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In the Scheme of Things


Nan Russell

Sep 7, 2015

Closet Memories

Closet Memories

It wasn't my husband's minimized space allocation that elicited my attention; nor the overfilled shelves, stuffed hanging rods, or disappearing floor space. It was the late summer real estate market and the hope of selling our home during peak tourist season when Flathead Valley swells with visitors exploring Glacier National Park. It's the time of year when first timers to Montana fall in love with what those of us who live here already know - it's an amazing place.

With every conceivable delay orchestrated during late spring and early summer, I avoided the closet cleaning task for some time. But I had no more excuses and resolving the overflowing problem was required.

I found myself surprised by the accumulation of stuff the closet held and the memories woven like threads into cloth, of a wedding here or a birthday celebration or a special event there. The closet housed years of my life. To others, the appearance of outdated clothes, unfashionable shoes and well-worn favorites too dear to part with, was merely a hodgepodge of no longer used clothing and accessories.

But to me, there was a history or a story or a hope attached to each item. Fat clothes, thin clothes, medium clothes hung along one wall, like conquering warriors or future battles to win, reminding me of successes and failures along the way.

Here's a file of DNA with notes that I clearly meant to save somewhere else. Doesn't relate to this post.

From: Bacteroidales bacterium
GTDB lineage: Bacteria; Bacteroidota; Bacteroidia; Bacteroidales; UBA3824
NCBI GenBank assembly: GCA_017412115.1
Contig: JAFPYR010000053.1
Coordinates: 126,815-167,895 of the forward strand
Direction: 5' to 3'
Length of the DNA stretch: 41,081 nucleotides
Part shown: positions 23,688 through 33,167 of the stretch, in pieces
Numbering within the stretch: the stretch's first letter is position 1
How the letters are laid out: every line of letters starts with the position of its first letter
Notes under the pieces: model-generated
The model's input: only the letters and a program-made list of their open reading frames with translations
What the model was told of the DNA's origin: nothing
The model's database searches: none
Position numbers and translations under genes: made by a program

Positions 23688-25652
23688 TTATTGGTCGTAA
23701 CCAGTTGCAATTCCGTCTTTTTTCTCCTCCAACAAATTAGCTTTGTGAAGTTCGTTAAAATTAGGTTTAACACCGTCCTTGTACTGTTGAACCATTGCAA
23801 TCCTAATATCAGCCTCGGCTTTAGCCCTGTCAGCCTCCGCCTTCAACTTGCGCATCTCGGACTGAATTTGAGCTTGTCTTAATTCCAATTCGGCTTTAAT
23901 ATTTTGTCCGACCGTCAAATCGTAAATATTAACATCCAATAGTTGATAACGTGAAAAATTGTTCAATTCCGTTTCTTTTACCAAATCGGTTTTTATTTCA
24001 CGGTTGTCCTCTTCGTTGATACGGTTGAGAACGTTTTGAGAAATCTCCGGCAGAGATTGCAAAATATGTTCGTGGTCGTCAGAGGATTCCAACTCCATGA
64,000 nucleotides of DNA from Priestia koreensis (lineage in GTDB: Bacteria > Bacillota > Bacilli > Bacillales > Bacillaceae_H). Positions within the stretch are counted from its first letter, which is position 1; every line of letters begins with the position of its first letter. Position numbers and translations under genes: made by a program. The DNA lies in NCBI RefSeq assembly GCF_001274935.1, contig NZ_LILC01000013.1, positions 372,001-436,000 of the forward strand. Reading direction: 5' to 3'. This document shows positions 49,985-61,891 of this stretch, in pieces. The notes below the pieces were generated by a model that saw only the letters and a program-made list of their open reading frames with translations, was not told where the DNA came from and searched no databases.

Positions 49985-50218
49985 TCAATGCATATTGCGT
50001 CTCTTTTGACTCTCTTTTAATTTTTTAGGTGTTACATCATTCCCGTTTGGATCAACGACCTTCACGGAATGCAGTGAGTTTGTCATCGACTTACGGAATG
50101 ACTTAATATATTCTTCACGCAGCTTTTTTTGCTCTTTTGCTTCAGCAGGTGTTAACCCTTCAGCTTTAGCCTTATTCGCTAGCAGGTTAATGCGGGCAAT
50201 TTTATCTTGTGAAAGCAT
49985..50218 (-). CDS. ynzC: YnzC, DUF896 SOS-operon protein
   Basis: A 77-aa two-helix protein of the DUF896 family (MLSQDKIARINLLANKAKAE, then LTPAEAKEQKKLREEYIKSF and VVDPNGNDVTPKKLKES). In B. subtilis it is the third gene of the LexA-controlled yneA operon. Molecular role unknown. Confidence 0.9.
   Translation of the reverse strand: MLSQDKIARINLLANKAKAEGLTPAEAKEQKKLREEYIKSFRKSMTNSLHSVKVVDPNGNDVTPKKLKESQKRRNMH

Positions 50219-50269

The dress soaked with tears during my father's funeral hung near-by. I could never bear to wear it again, yet how could I part with it? Could I give away the dress I wore at my son's wedding, embedded with joy, or the sweaters worn holding new granddaughters that were permeated with love? What about the safari clothes worn during a big anniversary trip to Botswana? It's doubtful I'll ever wear them again, but part with them? I don't know.

Memories flooded in as I wandered through the decades hanging in that closet - from East Coast executive to North Fork off-the-grid cabin owner - the contrast in attire and life experiences were captured on hangers.

Yet, with closer closet scrutiny, along with the loving memories, I realized the not-so-wonderful feelings of failures and disappointments were housed there, too. Remnants of the person I was seemed more prominent than the person I'm evolving to become. I reeled at the confining, constricting, no-longer-me styles unreflective of my current lifestyle and dreams.

In the scheme of things, I discovered my closet was a museum of my past. Once I decided to let the contents instead reflect where I'm heading, the cleaning task became easier. No longer weighed down by tangible expressions of what was, the future feels lighter already. And all those memories? They never lived in those trappings anyway; they live in my heart, and in the person I am today.

Nan S. Russell - Gellatio.png
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